Heartiste’s Questions

Regarding the future:

1. How is the present automation and productivity conundrum qualitatively different than ones from the past (for example, the classic case of the auto replacing the horse and carriage)? If you do not believe it is qualitatively different, explain how we escape the “zero marginal productivity” worker trap, especially in an . . . → Read More: Heartiste’s Questions

Economics Question: Does Poverty Force People to Spend More?

Is being poor self-reinforcing because it forces one to spend more on stuff a little bit at a time over time, as opposed to saving up and/or forking over a large sum at once, and eventually spending less?

I don’t consider myself “poor,” but I do have a personal situation that illustrates the question:

. . . → Read More: Economics Question: Does Poverty Force People to Spend More?

Hysteresis

Benyamin Appelbaum:

More grim ruminations on our economic prospects: What if recessions do permanent damage, diminishing a nation’s productive capacity?

As I wrote on Thursday, recessions are commonly understood as disruptive rather than destructive to the economy as a whole. But a paper presented Friday at the Brookings Institution warns that recessions may do . . . → Read More: Hysteresis

CBO Nonsense

From the CBO Director’s blog:

Many factors are responsible for the rise in unemployment in general and in long-term unemployment:

-Weak demand for goods and services, as a result of the recession and its aftermath, which results in weak demand for workers;

The better question is: what is causing weak demand? Could it be . . . → Read More: CBO Nonsense

Greed

It’s the reason this happened:

Authorities say a teenage girl was trampled at a western Michigan Walmart store and suffered minor injuries after getting caught in a rush to a sale in the electronics department.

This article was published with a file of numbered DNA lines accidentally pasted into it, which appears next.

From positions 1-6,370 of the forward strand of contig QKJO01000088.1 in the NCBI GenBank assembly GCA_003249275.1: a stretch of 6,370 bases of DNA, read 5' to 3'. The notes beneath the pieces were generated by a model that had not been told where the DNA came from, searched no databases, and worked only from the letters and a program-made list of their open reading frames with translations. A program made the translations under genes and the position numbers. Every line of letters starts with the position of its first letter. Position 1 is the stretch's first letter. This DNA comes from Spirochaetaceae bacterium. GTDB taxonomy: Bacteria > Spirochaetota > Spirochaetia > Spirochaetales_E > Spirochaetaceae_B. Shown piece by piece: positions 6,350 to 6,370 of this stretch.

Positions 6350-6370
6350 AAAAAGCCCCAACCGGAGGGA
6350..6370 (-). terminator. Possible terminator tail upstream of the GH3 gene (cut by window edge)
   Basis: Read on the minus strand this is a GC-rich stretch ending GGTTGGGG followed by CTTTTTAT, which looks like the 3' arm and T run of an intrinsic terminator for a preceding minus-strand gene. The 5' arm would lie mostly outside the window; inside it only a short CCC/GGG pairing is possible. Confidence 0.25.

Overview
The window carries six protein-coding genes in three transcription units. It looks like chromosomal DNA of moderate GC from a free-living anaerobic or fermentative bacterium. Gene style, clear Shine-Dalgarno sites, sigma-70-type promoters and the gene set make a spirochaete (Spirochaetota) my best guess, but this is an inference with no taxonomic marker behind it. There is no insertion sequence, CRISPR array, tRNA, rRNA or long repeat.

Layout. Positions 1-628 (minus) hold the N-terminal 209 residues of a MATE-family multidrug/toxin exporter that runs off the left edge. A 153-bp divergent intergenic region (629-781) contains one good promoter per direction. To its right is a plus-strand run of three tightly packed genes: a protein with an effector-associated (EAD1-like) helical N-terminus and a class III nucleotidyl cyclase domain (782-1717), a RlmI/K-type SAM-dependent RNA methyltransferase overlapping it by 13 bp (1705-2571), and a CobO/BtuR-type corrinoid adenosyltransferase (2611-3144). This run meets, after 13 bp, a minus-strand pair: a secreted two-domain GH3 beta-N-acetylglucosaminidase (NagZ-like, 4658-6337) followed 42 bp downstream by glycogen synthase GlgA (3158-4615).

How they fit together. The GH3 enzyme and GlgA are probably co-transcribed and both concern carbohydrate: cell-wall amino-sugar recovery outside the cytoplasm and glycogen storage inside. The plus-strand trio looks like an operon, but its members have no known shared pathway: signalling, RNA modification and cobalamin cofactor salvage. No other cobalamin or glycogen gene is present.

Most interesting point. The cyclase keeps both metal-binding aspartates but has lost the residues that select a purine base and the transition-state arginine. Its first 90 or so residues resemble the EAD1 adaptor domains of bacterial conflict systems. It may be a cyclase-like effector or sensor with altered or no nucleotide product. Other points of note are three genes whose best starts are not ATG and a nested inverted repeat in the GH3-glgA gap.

The Muskegon Chronicle reports the girl was taken to a local hospital Friday morning. Fruitport Township Supervisor Brian Werschem . . . → Read More: Greed

Inflation: Just Another Form of Government Theft

Karl Denninger explains inflation in rather graphic terms:

Let’s assume a 2% productivity increase per year over 30 years. Let’s also assume a 2% inflation rate over 30 years. This is what it looks like, starting with a baseline of “10,000.”

Your cost of living has gone up by 78% in notional dollar terms . . . → Read More: Inflation: Just Another Form of Government Theft

The Blame Game: Braddock

National Journal online has a focus on the failure that is Braddock. See: The Left-Behinds, subtitled: How three decades of flawed economic thinking have helped to create record numbers of long-term unemployed and undermine America’s middle class.

The whole meme of the piece comes down to this quote:

Braddock’s plight came from the structural decline . . . → Read More: The Blame Game: Braddock

The Cost and Benefits of Tax Complexity

I wrote a while ago about how GE had managed to avoid paying corporate taxes, and now there’s a story relating the complexity of GE’s corporate tax return:

General Electric, one of the largest corporations in America, filed a whopping 57,000-page federal tax return earlier this year but didn’t pay taxes on $14 billion . . . → Read More: The Cost and Benefits of Tax Complexity

Maybe It’s Time to Give Up on Africa

ASI:

Britain’s international aid budget costs the equivalent of 22 days of national borrowing from international markets. By 2015, British Aid will have increased by 34.2% to £11.5 billion per annum. Including personal donations and state spending, Britain gives 0.8% of GDP in international aid. With state aid increasing, more people should ask: Why . . . → Read More: Maybe It’s Time to Give Up on Africa

Pop Quiz

Q: Who said this:

Second, the idea that U.S. economic difficulties hinge crucially on our failures in international economic competition somewhat paradoxically makes those difficulties seem easier to solve. The productivity of the average American worker is determined by a complex array of factors, most of them unreachable by any likely government policy. So . . . → Read More: Pop Quiz